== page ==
Classic Plastic: O’Day 27

With its unusual performance-oriented pedigree, the compact O’Day 27 packs a lot of punch in a tidy little package.
O'Day 27
A Slippery Sloop Courtesy Jim Carrier

There was a day, before wide screens, all-night buffets and king-size beds, when a family would cruise happily on a boat like the O’Day 27. Solid and simple, the little sloop was just right for lake, harbor or coastal exploring. Small enough for a quick daysail with friends, big enough for a weekend or week gunkholing, the 27 was hugely popular: Between 1972 and 1979, 720 boats were produced at O’Day’s factory in Fall River, Massachusetts.

George O’Day, who founded the company in 1951, wasn’t a cruiser (he won a gold medal at the 1960 Olympics in the 5.5 meter class), but he understood that an ­uncomplicated sailboat was something a whole family could enjoy.

Alan Gurney designed it. Famous in the high-end yachting world for Windward Passage and other one-off race boats for millionaires, Gurney is said to have worked with what sailing writer Ted Jones called “a seaman’s eye; he thought like the water through which he had sailed.” Commissioned to create an everyman’s sailboat, Gurney sketched a ­compact, almost blocky hull with a 22-foot-9-inch waterline and 4-foot draft. Half of its 5,000-pound displacement was in the lead keel, which balanced a mast 38 feet above the water, 320-square feet of sail, and the heft to carry a chute or big genoa. The hull was solid, hand-laid fiberglass, with teak brightwork to dress it up. It came equipped with outboard motors or, later, an inboard gas or diesel engine.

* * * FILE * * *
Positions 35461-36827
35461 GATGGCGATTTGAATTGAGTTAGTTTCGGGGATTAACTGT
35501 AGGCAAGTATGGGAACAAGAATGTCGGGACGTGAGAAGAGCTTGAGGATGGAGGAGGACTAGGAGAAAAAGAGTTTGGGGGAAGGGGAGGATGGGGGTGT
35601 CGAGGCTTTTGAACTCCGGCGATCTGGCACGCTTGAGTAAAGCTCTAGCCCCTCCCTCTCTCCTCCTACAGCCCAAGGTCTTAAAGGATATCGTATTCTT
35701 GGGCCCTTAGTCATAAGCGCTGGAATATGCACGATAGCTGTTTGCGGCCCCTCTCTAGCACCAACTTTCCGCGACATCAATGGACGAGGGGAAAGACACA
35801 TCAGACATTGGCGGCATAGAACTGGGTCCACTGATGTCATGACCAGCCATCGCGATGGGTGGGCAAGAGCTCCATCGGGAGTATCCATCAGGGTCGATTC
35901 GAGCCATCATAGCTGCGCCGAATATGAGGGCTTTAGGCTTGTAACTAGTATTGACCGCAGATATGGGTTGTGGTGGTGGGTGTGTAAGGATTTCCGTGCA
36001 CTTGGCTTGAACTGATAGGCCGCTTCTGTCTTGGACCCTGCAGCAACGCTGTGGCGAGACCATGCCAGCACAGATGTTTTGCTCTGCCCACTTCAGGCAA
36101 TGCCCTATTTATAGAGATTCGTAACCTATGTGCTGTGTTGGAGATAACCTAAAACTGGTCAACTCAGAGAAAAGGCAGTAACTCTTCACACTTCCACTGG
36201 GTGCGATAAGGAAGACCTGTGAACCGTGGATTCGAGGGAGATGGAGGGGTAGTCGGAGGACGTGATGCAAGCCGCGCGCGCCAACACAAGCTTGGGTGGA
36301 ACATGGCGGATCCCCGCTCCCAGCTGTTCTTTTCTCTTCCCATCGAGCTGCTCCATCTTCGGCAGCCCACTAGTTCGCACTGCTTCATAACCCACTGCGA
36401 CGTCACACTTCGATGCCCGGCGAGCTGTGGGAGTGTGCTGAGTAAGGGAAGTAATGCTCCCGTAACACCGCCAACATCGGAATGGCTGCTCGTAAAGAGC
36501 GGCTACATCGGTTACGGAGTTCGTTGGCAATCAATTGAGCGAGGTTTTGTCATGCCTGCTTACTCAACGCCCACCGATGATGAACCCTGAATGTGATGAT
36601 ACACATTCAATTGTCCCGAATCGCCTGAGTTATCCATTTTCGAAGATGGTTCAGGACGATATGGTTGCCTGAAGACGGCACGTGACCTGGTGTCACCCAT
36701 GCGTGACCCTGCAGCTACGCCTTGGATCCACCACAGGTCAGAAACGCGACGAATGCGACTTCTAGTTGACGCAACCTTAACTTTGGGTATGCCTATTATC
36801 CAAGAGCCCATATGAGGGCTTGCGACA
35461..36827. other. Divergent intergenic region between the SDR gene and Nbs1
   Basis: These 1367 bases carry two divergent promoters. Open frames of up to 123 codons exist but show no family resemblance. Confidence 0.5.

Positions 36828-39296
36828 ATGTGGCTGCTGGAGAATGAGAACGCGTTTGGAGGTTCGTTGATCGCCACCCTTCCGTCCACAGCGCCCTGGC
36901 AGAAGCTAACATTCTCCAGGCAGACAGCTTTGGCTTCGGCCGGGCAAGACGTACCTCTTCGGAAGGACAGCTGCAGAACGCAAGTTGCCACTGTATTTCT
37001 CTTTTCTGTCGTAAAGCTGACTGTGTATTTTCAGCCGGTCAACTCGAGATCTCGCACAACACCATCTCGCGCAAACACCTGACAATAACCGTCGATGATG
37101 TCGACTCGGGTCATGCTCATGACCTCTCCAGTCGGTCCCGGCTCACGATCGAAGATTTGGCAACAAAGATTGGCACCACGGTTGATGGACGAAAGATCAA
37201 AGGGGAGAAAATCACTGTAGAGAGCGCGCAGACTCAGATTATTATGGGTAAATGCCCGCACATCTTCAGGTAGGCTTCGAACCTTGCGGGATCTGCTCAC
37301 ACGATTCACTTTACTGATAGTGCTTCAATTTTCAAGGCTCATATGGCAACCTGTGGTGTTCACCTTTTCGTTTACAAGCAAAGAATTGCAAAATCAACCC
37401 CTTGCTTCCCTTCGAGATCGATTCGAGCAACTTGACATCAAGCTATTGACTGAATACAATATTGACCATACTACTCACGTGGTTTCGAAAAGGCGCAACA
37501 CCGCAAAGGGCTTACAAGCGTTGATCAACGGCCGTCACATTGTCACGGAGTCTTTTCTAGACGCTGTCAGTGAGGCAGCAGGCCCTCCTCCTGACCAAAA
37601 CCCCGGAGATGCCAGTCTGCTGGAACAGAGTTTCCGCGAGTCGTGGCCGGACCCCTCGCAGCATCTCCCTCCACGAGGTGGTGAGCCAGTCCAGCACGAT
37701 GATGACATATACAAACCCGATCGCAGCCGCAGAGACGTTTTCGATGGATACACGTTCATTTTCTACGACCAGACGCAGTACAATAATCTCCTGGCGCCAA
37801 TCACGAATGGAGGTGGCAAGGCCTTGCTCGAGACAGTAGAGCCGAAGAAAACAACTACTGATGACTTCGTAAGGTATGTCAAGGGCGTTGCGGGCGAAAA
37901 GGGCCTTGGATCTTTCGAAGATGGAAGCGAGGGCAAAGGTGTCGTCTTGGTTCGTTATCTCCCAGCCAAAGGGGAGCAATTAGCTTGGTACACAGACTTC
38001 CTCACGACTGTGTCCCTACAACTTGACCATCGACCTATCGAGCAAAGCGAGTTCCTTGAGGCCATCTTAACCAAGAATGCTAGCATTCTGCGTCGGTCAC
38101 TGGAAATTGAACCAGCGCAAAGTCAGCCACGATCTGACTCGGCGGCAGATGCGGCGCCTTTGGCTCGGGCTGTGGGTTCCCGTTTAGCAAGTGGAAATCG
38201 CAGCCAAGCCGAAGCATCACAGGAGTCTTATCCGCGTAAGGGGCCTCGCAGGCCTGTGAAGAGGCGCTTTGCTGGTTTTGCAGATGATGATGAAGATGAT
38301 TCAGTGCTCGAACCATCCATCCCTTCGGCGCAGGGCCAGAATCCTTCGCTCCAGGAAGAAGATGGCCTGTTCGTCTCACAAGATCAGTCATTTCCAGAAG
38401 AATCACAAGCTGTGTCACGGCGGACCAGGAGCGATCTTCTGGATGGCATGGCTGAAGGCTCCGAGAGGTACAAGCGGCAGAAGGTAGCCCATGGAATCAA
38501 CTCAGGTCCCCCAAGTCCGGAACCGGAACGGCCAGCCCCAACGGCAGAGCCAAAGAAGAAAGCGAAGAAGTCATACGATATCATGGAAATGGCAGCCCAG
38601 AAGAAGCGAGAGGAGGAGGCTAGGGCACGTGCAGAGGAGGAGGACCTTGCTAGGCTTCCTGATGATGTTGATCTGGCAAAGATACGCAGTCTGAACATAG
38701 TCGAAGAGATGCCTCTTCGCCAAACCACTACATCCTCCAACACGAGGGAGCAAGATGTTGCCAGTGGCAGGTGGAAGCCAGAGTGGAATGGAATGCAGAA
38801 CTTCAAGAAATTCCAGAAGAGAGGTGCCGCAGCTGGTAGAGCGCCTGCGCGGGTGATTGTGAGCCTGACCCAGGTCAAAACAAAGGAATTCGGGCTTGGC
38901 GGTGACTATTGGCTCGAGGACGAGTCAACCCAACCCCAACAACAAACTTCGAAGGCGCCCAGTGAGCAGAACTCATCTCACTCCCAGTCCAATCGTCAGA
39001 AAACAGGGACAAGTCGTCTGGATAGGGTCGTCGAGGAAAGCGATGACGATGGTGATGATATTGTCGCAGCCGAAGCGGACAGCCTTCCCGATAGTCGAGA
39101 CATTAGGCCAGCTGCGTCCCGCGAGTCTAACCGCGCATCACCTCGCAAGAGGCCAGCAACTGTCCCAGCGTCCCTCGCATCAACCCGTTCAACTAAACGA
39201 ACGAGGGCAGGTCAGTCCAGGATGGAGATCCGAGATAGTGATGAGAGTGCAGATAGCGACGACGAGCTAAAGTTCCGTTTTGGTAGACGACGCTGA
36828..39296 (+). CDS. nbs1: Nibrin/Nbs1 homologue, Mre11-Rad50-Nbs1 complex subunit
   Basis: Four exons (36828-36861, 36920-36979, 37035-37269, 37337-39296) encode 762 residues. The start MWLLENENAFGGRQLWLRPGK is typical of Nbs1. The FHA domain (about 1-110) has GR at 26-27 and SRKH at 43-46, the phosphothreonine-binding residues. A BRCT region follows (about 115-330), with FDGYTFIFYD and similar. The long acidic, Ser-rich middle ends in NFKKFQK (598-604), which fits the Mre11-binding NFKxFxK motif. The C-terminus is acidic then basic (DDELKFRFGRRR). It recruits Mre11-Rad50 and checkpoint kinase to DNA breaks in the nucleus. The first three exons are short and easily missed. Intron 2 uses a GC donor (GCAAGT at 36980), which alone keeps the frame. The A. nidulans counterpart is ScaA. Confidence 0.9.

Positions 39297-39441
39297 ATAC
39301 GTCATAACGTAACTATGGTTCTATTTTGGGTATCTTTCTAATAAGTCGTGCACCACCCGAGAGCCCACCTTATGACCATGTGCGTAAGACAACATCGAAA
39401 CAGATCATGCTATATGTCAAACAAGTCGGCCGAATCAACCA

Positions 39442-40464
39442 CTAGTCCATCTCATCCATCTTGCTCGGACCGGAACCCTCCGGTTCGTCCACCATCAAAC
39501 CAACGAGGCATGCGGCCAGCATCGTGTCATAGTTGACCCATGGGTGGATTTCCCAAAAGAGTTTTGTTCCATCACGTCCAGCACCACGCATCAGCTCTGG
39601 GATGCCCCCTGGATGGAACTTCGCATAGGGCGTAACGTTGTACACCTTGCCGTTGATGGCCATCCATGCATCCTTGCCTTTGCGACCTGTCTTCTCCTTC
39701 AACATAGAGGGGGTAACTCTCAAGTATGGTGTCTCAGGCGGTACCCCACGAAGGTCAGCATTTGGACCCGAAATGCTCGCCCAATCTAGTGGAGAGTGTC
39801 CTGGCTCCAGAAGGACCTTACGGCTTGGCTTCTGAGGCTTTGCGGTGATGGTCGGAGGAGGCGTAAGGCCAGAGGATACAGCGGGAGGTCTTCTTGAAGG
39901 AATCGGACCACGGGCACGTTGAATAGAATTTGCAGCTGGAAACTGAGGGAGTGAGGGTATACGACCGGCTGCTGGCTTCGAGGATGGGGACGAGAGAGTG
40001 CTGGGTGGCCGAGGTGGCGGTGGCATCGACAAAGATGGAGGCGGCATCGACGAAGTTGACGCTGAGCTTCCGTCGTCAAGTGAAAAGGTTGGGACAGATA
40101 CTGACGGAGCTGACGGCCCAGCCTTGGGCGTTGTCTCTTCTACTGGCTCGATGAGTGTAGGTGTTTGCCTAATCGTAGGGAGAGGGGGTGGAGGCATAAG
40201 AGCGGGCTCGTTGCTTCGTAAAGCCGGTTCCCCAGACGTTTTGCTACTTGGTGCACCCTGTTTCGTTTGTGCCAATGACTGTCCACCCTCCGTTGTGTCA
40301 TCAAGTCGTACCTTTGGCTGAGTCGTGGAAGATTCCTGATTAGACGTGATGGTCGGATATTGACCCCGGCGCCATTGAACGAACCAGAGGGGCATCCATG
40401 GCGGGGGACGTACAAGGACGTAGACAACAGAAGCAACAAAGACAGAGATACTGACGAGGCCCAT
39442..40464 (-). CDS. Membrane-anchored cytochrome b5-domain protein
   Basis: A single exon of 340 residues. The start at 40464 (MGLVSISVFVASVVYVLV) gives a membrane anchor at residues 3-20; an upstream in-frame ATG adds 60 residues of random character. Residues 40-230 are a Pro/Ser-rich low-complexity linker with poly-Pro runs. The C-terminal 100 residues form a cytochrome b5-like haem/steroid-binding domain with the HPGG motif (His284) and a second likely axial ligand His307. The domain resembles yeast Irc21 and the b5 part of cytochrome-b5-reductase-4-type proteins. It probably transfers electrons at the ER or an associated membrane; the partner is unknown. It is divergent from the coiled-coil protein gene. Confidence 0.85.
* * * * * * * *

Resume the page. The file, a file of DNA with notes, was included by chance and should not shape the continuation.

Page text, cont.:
Step aboard, as I did on ­Jonathan Heller’s 1974 O’Day 27, moored on Lake ­Champlain in Burlington, ­Vermont, and you will first find a long cockpit with a ­tiller, an ample entryway and an interior that is surprisingly spacious, due in part to its 9-foot beam, with a fold-up table, stepped mast and 6-plus-foot headroom. According to Jones, writing in Professional Boatbuilder, an O’Day salesman complained about headroom in Gurney’s initial design. Gurney handed him a pencil and “asked him to draw where he thought the headroom should be.” If the cabin “appears to be a bit high,” Jones wrote, “that’s the reason!”

O’Day’s sales brochures for its first keel boat were hyperbolic: a “luxurious cruiser,” “big, airy sleeping accommodations for five,” “a truly superior yacht.” But at a sail-away price of under $7,000, the first O’Day 27s were an instant hit. By the end of their run, they cost $14,500.

By today’s standards, the boat’s galley and head remind me of a small ­camping trailer—adequate but tight. There’s an icebox, an alcohol stove and an ­optional shower (if you watch your ­elbows). One striking compromise is the absence of any ­anchor hardware. A bow ­pulpit was standard but nothing on which to hang a hook. Over the years, owners have also had to deal with water ­intrusion on chainplates.


The good news is that these boats can be had for a song, from $3,900 to $8,000, and that many parts are still ­available. Heller, a ­handyman, musician and father of a 3-year-old girl, purchased the boat for $7,000 from a college student who had been ­living on the hook. Still learning how to sail his yet-unnamed love, he plans to explore Champlain, a cruising ground “big enough to be challenging but not big enough to be scary.” The same could be said of the O’Day 27.

Journalist and author Jim Carrier is a CW contributing editor.